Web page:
At Jazz à l’Etage, Laurent Courthaliac plays the game

At Jazz à l’Etage, Laurent Courthaliac plays the game

Pianist Laurent Courthaliac in concert, in 2022, at Sunset-Sunside, in Paris.

Since 2010, Yann Martin, his family and the legion of volunteers they lead, have aimed to promote “young artists representative of 21st century musice century “ in Brittany. Young and old, moreover. That the opening of the 2023 edition is entrusted to an artist as constantly unexpected as John Scofield, guitarist for guitarists selected very early on by Miles Davis, has symbolic and project value.

Read also (in 2016): The Jazz à l’Etage festival heads for the West Indies

Yann Martin multiplies the formulas, tries breakthroughs: five free concerts, Friday March 3, in popular bars and brasseries of Saint-Malo (Ille-et-Vilaine), with the complicity of high-flying musicians. Risky exercise. This is where the strength of Jazz à l’Etage lies (L’Etage, an alternative place in Rennes, also hosts part of the festival). In the way great musicians like Laurent Courthaliac (pianist, 50, one of the very first “arrangers” of the time) play the game. Proof by three of this philosophy of promise, the next day, Saturday March 4, at La Grande Passerelle, at 4 p.m.: Robin Mansanti, trumpeter and singer, 34 years old, Gabriel Sauzay (double bass) and Laurent Courthaliac, common thread of the festival, now producer.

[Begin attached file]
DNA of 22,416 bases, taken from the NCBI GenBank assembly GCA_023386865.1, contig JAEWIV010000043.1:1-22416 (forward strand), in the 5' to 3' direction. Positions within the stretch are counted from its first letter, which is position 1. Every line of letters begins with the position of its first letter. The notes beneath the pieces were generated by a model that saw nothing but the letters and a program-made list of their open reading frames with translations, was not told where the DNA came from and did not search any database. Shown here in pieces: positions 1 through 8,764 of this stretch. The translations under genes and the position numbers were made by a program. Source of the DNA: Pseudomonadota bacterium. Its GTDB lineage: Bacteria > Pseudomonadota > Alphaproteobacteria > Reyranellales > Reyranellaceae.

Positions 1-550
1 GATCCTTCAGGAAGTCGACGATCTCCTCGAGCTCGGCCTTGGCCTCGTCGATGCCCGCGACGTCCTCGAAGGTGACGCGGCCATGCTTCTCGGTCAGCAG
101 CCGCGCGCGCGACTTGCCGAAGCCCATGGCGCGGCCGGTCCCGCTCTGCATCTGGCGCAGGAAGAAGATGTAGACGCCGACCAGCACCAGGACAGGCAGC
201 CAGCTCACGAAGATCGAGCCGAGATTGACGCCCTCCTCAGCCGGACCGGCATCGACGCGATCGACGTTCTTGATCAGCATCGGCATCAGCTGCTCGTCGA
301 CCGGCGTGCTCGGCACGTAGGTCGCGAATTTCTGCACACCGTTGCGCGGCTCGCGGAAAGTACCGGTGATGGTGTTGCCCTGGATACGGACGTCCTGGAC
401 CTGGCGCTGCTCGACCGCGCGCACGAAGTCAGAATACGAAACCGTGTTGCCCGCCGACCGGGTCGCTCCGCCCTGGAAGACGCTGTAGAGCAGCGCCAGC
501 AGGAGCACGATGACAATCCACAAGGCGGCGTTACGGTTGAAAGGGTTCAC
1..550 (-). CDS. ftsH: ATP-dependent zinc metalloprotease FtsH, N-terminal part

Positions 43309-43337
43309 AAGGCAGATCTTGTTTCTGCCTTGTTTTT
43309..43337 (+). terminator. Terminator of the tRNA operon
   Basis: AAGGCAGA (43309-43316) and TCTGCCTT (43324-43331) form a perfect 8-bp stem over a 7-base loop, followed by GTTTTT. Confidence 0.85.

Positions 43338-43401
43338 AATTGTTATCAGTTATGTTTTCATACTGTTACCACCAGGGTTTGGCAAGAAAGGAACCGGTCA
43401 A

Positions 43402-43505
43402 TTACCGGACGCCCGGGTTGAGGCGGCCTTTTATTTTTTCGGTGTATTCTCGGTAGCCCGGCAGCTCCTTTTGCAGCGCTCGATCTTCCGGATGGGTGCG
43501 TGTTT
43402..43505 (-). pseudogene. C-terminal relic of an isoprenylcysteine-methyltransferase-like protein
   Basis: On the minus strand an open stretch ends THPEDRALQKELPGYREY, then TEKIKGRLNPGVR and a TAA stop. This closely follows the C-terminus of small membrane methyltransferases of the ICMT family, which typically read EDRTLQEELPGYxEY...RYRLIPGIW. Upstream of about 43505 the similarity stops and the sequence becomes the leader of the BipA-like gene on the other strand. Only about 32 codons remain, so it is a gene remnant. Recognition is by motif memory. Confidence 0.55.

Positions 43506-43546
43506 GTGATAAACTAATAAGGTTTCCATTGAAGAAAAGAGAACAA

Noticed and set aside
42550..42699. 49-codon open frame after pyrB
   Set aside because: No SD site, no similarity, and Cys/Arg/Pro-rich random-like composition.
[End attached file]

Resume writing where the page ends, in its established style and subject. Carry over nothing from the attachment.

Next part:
In a space designed for passage, the Saint-Malo media library proves to be ideal for an intimate trio. Courthaliac showcased Mansanti’s singular talent. The album, produced by his new label LP3 45-Records (Courthaliac, Luigi Grasso and Yaron Herman, associate musicians, plus Peter Schnur, music lover and collector), is entitled American night. The concert, The Spirit of Chet Baker !

If the proximity of Mansanti and the very mythical Chet (1929-1988) is undeniable, nothing obliges to be as vulgar as a TV juggler to talk about “reincarnation”. It is still necessary to be tempted by an effort of thought. Mansanti’s assumed closeness to Chet Baker is only thinkable on the condition of remaining truly oneself. Not to mention that he did not invent the doctrine of “imitation”, proper to all great poetics, and so characteristic of the ethos of the jazz musician: to distinguish oneself by choice and identification of desired influences.

For Courthaliac? “Duke Ellington, Monk, Barry Harris… Monk and Ellington didn’t go to school, they are school. Barry Harris, Monk’s alter ego, I worked with him for eight years. Monk is a swing pianist. It’s not the phrasing that you have to aim for, but the angle: it’s geometric music in all its aspects, rhythmic, melodic, harmonic…”

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